Thursday, June 9, 2011

2009 Concannon Conservancy Chardonnay

As Florida waits for the rainy season to begin and offer some respite from the searing, scorching heat (as evidenced by the plethora of crispy and slightly brown lawns) time to grab another white wine. I know half of the country is caught in this heat wave, just remember all those hours of shoveling snow….and you were wishing for some sunshine and warmth. Well, as long as you have AC and nice refreshing wines, it’s all good. Last night’s wine was Concannon’s 2009 Conservancy Chardonnay, purchased at my local Total Wine for just $9.99.

Aromas are full of creamy honeysuckle. An array of citrus and floral flavors make up the primary flavor profile. Front of the palate is full of citrusy grapefruit. Mid-palate and the floral washes over, followed by a creamy smooth and hint of pineapple finish. Pairs well with your next backyard BBQ or with a summer shrimp boil.
I know I’ve reviewed Concannon wines many times now, so I won’t repeat myself with the same info. If you haven’t read my former blogs on Concannon, click here for a quick background on the winery. I did come up with some info on how Concannon is leading the “green” movement by example.
A decade long process, the winery recently completed a $30 million project to help preserve not only the vines but resources and materials that go into everyday production at the winery and tasting room. The restoration of the redwood tasting room incorporated re-used materials and an environmentally friendly design. Century old cedar planks, refurbished now hang on the exterior of the building. The original brick has found a new purpose in the courtyard fountain and redwood casks used for wine aging in a former life, now have a place in the restored tasting bar. The winery also practices sustainability in the wine making process by installing solar panels on 80% of the winery’s roof.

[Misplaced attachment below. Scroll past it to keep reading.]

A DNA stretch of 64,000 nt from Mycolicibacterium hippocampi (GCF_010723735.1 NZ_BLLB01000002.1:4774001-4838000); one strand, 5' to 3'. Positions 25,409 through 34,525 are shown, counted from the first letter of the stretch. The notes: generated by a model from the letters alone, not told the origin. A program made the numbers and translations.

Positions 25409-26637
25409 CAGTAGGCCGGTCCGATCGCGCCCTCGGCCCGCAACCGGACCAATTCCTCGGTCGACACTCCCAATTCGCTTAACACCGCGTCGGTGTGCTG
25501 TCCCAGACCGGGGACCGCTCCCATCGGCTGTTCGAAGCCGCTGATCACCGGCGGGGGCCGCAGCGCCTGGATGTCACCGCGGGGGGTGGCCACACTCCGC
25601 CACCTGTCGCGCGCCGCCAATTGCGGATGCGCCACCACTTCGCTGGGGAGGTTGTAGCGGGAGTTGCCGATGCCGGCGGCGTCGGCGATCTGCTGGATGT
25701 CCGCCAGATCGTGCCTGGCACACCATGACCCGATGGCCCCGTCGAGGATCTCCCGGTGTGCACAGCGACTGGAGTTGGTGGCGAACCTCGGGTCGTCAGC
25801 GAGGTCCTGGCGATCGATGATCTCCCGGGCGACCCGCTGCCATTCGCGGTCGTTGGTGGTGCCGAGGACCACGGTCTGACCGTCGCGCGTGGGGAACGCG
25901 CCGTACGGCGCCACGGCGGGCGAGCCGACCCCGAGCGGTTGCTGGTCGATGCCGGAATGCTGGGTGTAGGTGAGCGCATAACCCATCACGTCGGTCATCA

Recognizing it’s the unique rocky soil that sets their wines apart from others, the winery re-rooted their ancient vines promoting sustainability and healthy fruit for years to come. To ensure the land will be kept from urban development, Concannon established a conservation trust, preserving Livermore Valley viticulture and its simpler way of life…I say cheers to that!

Don’t worry, it will cool down eventually….say in 3-5 months, depending on your location. Until then, keep your wine chiller in the freezer, slip it on a great bottle of wine and brave the outdoors. Or just stay inside in the AC on the couch, which works too.
To donate to the America’s Disaster Relief Truck, currently helping Alabama tornado victims and Mississippi flood victims, click here.

2011© Kellie Stargaard.  All Rights Reserved.
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